Saturday, January 07, 2012

More To The Story

Truth can be defined by a simple equation, there are always three sides to every story, Yours, Mine and in-between lays the truth.   Sometimes when one hears the other side of the story a little more of their truth becomes yours. At the end of October 2009 I had posted a blog post entitled "Thoughts On Robert".   At that time I wanted to conclude my thoughts on him in a more meaningful and public way.  I had consumed many writings about him including the biography by Patricia Morrisroe, the writings of Kobena Mercer.  I had also used the words of Mapplethorpe himself as well as some of the key models whom he photographed.  

Most recently I discovered a documentary titled "Eye to Eye by Isabel Hegner, Artist and former Mapplethorpe model and lover Jack Walls said:

"Like he once told me that he never actually told someone to take off their cloths. Because I would believe that he couldn't care less if you took your cloths off or not. I don't think that was a major factor with him if one took their cloths off because if you do look at the pictures even the pictures with their cloths on there is a certain amount of…um... Nakedness is a better word, their souls were bare just in the glare, and he gets that and I don't know if its him or the sitters but he generally photographs people that are relatively deep, they may have been clothed people but at that point I think they do open up, probably for the first time."

This revelation is a stunning one for me as it continues to challenge some of the conclusions I had previously read.  At the time of that posting my thoughts of him were ambiguous at best… I stated that I didn't feel as a person that I would like him very much. We were different. I still believe we are in many ways but the story for me has changed yet again with a new perspective.

I haven't had much time to read this past year so as the holidays approached I was pressing myself to clear my accumulating shelves of unread books…  Mostly biographies.  In anticipation of the Steve Jobs Bio I consumed Benjamin Franklin and Albert Einstein all of which were written by Walter Isaacson.   I then completed the early released Jobs bio….   All excellent reads, all tied together by a common thread it seemed… All of these amazing men were somewhat flawed yet perfect in ways that I had not fully expected.

This set me up for the next book on my list, "Just Kids" by Patti Smith Artist, Singer/songwriter (She wrote Because the night with Bruce Springsteen) and Activist.  More relevant she was a friend and confidant and lover to Robert Mapplethorpe for nearly 3 decades. Her writing provides what has been until this point the long overdue second story to the aforementioned equation.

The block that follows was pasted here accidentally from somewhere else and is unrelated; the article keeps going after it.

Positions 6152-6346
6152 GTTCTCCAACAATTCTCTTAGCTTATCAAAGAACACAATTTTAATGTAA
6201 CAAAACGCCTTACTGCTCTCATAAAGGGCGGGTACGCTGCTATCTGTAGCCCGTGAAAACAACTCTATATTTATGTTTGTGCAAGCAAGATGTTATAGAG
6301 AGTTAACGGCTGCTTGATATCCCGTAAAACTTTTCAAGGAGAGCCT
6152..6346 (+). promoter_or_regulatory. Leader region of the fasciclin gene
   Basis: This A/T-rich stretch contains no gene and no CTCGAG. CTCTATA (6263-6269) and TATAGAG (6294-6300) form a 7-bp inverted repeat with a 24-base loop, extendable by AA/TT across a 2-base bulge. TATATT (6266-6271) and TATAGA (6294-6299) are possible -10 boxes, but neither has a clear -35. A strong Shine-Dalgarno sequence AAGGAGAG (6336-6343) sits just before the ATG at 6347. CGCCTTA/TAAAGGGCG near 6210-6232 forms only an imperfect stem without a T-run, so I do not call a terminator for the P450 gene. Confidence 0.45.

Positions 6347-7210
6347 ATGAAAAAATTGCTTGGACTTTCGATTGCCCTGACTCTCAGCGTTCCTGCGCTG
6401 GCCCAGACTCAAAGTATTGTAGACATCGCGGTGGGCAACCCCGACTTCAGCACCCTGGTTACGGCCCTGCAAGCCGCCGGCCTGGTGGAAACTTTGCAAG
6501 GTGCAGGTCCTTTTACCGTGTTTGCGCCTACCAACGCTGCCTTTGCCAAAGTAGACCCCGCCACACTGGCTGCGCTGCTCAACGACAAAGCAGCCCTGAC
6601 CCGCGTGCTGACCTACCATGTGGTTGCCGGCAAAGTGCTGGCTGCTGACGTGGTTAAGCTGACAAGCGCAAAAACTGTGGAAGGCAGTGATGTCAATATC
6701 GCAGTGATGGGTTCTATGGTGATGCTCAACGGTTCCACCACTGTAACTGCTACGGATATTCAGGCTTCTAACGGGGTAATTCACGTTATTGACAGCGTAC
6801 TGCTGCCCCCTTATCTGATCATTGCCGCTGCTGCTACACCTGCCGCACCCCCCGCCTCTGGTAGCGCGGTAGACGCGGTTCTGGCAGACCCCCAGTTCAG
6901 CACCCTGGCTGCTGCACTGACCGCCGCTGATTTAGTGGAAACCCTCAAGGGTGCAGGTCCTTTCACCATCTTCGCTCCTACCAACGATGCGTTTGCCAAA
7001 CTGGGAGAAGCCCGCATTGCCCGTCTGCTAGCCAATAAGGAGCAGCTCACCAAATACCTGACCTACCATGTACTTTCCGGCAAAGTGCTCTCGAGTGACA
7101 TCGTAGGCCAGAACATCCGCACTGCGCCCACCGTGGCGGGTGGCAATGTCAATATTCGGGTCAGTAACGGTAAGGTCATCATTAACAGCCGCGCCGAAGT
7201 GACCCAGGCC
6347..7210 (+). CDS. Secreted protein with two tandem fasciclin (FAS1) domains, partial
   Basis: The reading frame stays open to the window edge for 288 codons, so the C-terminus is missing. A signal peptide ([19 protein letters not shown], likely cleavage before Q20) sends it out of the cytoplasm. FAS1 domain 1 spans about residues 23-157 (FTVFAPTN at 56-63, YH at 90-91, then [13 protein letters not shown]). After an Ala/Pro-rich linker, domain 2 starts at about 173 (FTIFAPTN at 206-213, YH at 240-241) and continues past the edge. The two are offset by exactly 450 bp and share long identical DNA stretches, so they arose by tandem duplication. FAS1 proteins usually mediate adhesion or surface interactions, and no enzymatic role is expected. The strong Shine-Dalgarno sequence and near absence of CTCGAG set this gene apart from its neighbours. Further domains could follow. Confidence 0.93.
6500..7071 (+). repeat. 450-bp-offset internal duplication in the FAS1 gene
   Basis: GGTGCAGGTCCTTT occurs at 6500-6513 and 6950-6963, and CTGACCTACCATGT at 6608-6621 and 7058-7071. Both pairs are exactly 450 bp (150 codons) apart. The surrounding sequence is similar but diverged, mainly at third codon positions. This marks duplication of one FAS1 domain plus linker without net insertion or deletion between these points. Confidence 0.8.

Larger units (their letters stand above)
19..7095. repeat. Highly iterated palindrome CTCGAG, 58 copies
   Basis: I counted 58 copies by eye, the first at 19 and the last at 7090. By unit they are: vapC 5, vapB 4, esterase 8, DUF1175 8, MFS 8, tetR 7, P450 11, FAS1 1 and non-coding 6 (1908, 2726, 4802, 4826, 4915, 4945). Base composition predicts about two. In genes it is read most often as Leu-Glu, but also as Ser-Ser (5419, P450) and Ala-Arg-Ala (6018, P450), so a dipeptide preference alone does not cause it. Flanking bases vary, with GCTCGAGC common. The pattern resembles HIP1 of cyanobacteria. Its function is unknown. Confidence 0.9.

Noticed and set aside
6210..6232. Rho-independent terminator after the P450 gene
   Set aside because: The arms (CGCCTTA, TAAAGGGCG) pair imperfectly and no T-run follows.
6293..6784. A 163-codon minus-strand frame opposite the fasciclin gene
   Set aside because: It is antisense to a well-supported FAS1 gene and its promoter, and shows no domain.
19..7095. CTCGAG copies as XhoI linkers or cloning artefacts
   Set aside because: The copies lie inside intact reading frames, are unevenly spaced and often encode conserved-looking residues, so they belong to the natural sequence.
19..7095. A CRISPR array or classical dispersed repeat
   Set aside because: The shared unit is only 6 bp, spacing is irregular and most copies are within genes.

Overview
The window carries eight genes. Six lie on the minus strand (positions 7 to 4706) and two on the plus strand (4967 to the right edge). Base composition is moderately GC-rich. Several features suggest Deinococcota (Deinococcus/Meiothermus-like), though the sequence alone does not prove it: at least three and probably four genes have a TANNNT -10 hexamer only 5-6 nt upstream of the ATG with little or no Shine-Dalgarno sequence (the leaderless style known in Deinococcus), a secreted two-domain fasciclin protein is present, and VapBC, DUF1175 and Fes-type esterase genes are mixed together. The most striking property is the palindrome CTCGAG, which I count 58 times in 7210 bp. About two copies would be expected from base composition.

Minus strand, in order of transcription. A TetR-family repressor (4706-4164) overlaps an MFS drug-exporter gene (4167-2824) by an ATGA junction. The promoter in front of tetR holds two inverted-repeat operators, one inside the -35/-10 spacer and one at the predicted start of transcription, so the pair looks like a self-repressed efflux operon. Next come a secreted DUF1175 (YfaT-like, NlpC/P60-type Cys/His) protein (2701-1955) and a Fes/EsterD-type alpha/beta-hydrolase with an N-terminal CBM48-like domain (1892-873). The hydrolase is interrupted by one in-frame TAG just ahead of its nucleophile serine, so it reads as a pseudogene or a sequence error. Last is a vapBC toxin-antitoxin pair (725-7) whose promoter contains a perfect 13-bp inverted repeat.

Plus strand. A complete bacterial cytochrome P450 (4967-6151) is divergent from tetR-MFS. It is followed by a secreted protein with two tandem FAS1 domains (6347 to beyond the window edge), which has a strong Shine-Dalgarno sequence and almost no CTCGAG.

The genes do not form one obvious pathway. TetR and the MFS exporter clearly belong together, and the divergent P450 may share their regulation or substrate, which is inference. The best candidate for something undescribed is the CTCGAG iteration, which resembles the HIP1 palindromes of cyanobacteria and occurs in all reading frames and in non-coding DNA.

Publishers weekly summed up:

"In 1967, 21-year-old singer–song writer Smith, determined to make art her life and dissatisfied with the lack of opportunities in Philadelphia to live this Life, left her family behind for a new life in Brooklyn. When she discovered that the friends with whom she was to have lived had moved, she soon found herself homeless, jobless, and hungry. Through a series of events, she met a young man named Robert Mapplethorpe who changed her life—and in her typically lyrical and poignant manner Smith describes the start of a romance and lifelong friendship with this man: It was the summer Coltrane died. Flower children raised their arms… and Jimi Hendrix set his guitar in flames in Monterey. It was the summer of Elvira Madigan, and the summer of love…. This beautifully crafted love letter to her friend (who died in 1989) functions as a memento mori of a relationship fueled by a passion for art and writing. Smith transports readers to what seemed like halcyon days for art and artists in New York as she shares tales of the denizens of Max’s Kansas City, the Hotel Chelsea, Scribner’s, Brentano’s, and Strand bookstores. In the lobby of the Chelsea, where she and Mapplethorpe lived for many years, she got to know William Burroughs, Allen Ginsberg, Jimi Hendrix, Janis Joplin, and Johnny Winter. Most affecting in this tender and tough memoir, however, is her deep love for Mapplethorpe and her abiding belief in his genius. Smith’s elegant eulogy helps to explain the chaos and the creativity so embedded in that earlier time and in Mapplethorpe’s life and work."

This book sets a more humanistic approach to the man and their relationship which at times seemed about two middle-class kids making their way in New York yet magical, mysterious and bohemian.  She seems through out to be riding on the wave that is Roberts self discovery with his sexuality and as an artist and what is amazing to me most of all, her act of faith through out propels her into a world class artist herself.  This book is a precious time capsule for the late 60's, the 70's and 80's and Patti writes in such poetic detail that you will find yourself transported into those moments.  For myself it realigned the clock on many of the pop culture moments they lived through.  Many of the events I assumed were in the 80's actualy took place in the 70's.

From another Review: